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Biomimetic supramolecular chemistry

Dr. Ivan Huc

Directeur de recherche (DR1), CNRS

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Tel: +33(0)540002219


Ivan Huc was born in Besançon, France, in 1969. He studied chemistry at the Ecole Normale Supérieure in Paris, and received his PhD in 1994 from the Université Pierre et Marie Curie (Paris) under the guidance of Dr. C. Rolando (Ecole Normale Supérieure) and Prof. J. Rebek Jr. (Massachusetts Institute of Technology). After a one-year post-doctoral position with Dr. J.-P. Behr at Strasbourg University, he received a CNRS researcher position in the laboratory of Prof. J.-M. Lehn in Strasbourg, where he stayed from 1995 until 1998. Since 1998, he has been a group leader at the Institut Européen de Chimie et Biologie in Bordeaux where he holds a CNRS researchdirector position. In 2008, he started to serve as co-director of the Institute. His current research interests are foldamers and the biomimetic chemistry of peptides and nucleotides.

Keywords / Expertise / Techniques

foldamers, peptidomimetics, helical structures, macrocycles, tertiary structures, peptide-membrane interactions, synthetic organic chemistry, structural studies, X-ray crystallography.


Foldamers – artificial folded molecular architectures – have shifted our knowledge of biopolymer folding in showing that molecular backbones chemically remote from those that nature uses are also able to adopt secondary and tertiary structures. Our group has developed several families of aromatic oligoamides which fold into exceptionally stable, predictable, and tunable conformations. Our current efforts aim at exploring how these aromatic oligoamides may mimic protein tertiary structures and functions, and nucleic acids hybridized architectures, and at investigating their molecular recognition properties and potential biological applications as, for example, ligands for G-quadruplex DNA or protein-protein interaction inhibitors.

Activity report

Monosaccharide encapsulation

The group routinely prepares a number of heterocyclic amino acid monomers (quinoline, pyridine, naphthyridines, aza-anthracenes…) for the synthesis of aromatic amide foldamers. Monomers notably differ from one another in that they code for helices of various diameters. We have introduced the concept of molecular containers built from the folding of an oligomer into a helix whose diameter is large in the center and small at the ends, and investigated the diastereoselective recognition of chiral guests within these containers. This work recently culminated in the production of specific hosts for monosaccharides (Nat. Chem. 2015). We described the first crystal structures of host-guest complexes involving unsubstituted monosaccharides. Furthermore, these structures allowed to iteratively improve the receptors and reach unprecedented selectivity and atomic scale complementarity for the guests.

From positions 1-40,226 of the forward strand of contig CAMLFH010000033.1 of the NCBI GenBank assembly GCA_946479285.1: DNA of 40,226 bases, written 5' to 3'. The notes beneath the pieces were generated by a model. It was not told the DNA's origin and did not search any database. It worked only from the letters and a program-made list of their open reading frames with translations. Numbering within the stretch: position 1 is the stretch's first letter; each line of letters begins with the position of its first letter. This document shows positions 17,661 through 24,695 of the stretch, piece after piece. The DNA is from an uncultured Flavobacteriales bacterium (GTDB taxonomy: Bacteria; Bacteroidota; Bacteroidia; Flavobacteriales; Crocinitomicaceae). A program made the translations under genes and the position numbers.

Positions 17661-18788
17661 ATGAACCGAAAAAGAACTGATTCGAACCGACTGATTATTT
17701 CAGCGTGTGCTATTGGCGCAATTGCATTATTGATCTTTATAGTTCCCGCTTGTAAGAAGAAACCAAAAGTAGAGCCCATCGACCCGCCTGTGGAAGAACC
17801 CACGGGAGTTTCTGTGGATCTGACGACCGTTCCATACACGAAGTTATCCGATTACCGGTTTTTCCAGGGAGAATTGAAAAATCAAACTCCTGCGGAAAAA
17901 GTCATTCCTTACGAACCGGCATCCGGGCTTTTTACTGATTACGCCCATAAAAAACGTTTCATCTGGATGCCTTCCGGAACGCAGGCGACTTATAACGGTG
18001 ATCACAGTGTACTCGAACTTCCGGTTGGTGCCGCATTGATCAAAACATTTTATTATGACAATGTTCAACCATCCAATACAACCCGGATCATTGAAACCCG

Foldamer-protein recognition

image2015In a joint effort with biocrystallographers at CBMN (CNRS-Univ. Bordeaux, France), and biomolecular NMR specialist

Dr. C. Mackereth at IECB, we identified a foldamer that interacts with a protein surface and characterized the structure of the protein-foldamer complex by single crystal x-ray diffraction (Angew. Chem. Int. Ed. 2014) and in solution (ChemBioChem 2016). We used carbonic anhydrase as a model protein. Foldamers were tethered to the protein surface through the covalent attachment of a nanomolar ligand of the protein active site and foldamer-protein interactions were screened by detecting induced circular dichroism, i.e. the emergence of a preferred foldamer helix handedness induced by interactions with chiral groups at the protein surface. The structure revealed an unexpected dimeric assembly mediated by foldamer-foldamer, foldamer-protein and protein-protein contacts. This ensemble of results represents a major milestone towards the design of medium-sized synthetic ligands for protein surface.

Nanosized foldamers

Until recently, the synthesis of very long helical aromatic amide foldamers was thought to be limited by steric hindrance associated with stable folded conformations in solution. We showed that this difficulty may be overcome by using pure reagents, relatively high concentrations, and long reaction times (Org. Lett. 2016). Careful identification and elimination of byproducts greatly improve chromatographic purification, giving access to pure products amenable to a segment-doubling synthesis of sequences composed of up to 96 monomers (ca 25 kDa). Compounds as long as 32 units could be prepared on a multigram scale. These results represent a great advance in the availability of foldamers of nanometer size. The physical properties of these compounds are being investigated, including their ability to transport electron and their nanomechanical properties.